In this exclusive excerpt from the new book Girls and Their Cats, a trio of women recall how they first welcomed a funny, feline companion into their homes.

By BriAnne Wills and Elyse Moody
November 04, 2019

True "cat ladies" take pride in the moniker. In the latest book Girls and Their Cats, author BriAnne Wills and contributor Elyse Moody celebrate the concept of "cat ladies" by spotlighting 50 women from across the country who, like the cats they share their lives with, are strong, independent, and unique. When Wills began documenting the relationships between women and their cats on her popular Instagram account @girlsandtheircats, she sought to redefine the tired stereotype of "cat lady" as a modern, joyful idea.

In this exclusive book excerpt, three women recall welcoming a new cat into their home.

BriAnne Wills

Related: New Research Proves Your Cat Actually Is Ignoring You

Gabrielle Silverlight

Editor's Note: Silverlight is a ceramicist and jewelry designer based in Philadelphia, Pennsylvania. Follow her and cat Miss Mabel at @gabriellesilverlight on Instagram.

The story of Miss Mabel and me begins with my first cat, Zolaska (aka Zoli), a beautiful Turkish Van with rabbit-like orange-and-white fur, big emerald eyes, and giant-mitten polydactyl paws. I adopted Zoli from a shelter in Boston in 2003, when he was about a year old and I was in college. The shelter staff called him Mr. Personality, because he was beloved by every­one, humans and animals alike. I asked to hold him and knew I could never let him go. For the next fifteen years, he was the best cat-panion a gal could ask for.

Zoli lived happily with my roommates' cats in Boston, so after I moved to Philadelphia I decided that he could use a furry friend. I like to joke about Miss Mabel's creation story and tell people she came into being from the loose fluff that floated off Zoli when I brushed him, but the truth is she's from a shelter in south Philadelphia. When I first saw her, I couldn't believe this mini Zoli look-alike. Here was another year-old Turkish Van with the same orange-and-white coat, but she had black patches on her paw pads and tail and orange jack-o'-lantern eyes, and was less than half his size. I have to admit I made my initial decision to adopt her based on looks, because although she was (and is) very sweet, I didn't quite know the full extent of her personality; she was still drugged and recovering from the situation the shelter rescued her from. She was malnourished and sickly (she eventually even had to have most of her teeth removed), but I brought her home and nursed her back to health. Since then she has blossomed into the weirdest and most awesome cat, sweet and petite as a forever kitten.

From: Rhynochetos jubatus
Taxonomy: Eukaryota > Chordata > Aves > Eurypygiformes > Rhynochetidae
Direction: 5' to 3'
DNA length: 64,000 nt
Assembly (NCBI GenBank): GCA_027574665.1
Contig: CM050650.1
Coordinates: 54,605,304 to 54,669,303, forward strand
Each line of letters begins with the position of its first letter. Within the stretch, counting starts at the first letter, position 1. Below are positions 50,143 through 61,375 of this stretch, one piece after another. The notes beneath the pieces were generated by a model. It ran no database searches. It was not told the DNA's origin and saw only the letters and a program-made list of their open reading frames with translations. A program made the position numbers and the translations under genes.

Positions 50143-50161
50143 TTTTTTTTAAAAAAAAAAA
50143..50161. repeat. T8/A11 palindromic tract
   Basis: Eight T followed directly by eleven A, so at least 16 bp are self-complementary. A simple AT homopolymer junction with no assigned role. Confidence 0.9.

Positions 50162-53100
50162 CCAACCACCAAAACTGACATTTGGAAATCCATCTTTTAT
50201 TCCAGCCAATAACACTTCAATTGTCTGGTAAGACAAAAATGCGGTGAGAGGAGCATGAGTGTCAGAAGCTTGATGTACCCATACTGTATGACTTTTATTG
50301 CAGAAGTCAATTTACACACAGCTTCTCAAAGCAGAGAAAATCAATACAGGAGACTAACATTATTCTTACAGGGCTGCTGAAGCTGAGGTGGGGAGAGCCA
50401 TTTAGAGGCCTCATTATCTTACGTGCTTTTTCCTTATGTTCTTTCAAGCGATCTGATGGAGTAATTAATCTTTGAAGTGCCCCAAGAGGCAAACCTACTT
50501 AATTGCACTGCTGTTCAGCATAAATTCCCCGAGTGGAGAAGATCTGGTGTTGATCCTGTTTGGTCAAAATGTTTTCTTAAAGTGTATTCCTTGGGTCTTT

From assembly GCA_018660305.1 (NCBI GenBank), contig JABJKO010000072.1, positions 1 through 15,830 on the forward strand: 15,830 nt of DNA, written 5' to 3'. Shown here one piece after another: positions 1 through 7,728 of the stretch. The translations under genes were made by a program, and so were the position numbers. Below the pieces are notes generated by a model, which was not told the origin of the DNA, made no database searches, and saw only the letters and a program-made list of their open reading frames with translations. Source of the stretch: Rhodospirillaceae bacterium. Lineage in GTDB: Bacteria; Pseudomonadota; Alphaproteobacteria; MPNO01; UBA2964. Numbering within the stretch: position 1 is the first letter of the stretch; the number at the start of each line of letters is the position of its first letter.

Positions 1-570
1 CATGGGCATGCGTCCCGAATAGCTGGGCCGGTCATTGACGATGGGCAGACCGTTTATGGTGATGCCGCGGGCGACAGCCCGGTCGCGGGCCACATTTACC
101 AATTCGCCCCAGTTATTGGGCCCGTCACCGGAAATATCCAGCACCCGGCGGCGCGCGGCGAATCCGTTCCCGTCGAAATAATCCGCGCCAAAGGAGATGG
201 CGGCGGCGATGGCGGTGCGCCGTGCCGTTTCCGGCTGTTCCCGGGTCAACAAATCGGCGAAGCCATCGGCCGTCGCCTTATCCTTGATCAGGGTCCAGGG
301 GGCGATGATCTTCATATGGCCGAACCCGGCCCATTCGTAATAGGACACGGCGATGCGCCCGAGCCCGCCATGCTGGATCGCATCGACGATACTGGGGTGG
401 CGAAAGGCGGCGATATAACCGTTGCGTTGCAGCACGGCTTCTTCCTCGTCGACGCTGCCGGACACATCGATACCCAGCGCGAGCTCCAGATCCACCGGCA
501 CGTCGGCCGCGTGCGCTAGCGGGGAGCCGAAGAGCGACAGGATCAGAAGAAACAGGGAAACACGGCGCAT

In 2016, when Zoli was fourteen, he was diagnosed with inflam­matory bowel disease and small cell lymphoma of the intestines. After two years of treatment, he was doing much better, but then he developed a very aggressive bladder cancer, which is rare in cats. My husband, Brian, and I did everything we could to help him, includ­ing traditional and alternative treatments like acupuncture. We both work from our home studio, so we were able to tend to him with his medications, treatments, and weekly vet visits. After a few months of caring for him around the clock, I had to say goodbye to my Zoli. Recognizing that it was time to let him go was one of the hardest decisions I've ever had to make. He fought very hard but was not responding to his treatments. I'm so incredibly grateful to our veterinarian, who came to our home and made Zoli's transition as peaceful as I ever could have hoped. Brian and I lay on the bed with him, and just as he passed, the bells from a nearby church rang. The moment was completely beautiful.

My love for Zoli was always enor­mous, but my heart opened up to make space for Miss Mabel as soon as she came into our home. They made a dynamic duo with their very different yet complemen­tary personalities. They both loved cuddles and kisses, but Zoli always wanted you to hold him, while Miss Mabel prefers a lap. He had an adventurous palate (chips, popcorn, cookies, whitefish, even his own loose fur), while she prefers a simple diet of cat food and tuna treats. He loved to spoon in bed; Miss Mabel prefers to sleep on top of me. He would jump on every surface you didn't want him on, bulldozing anything in his path; she daintily creeps around each object. She runs away when the bed is being made, but Zoli loved dashing between the sheets as I tried to make it up. I liked to describe his long meows as his lovely singing voice, while she makes an array of chirps, squeaks, grunts, and varied-tone meows—I'm always trying to figure out her code. Zoli always looked perfectly handsome (I dare say he was the most handsome cat ever). Miss Mabel makes me laugh because sometimes I catch a glimpse of her looking like a little gremlin.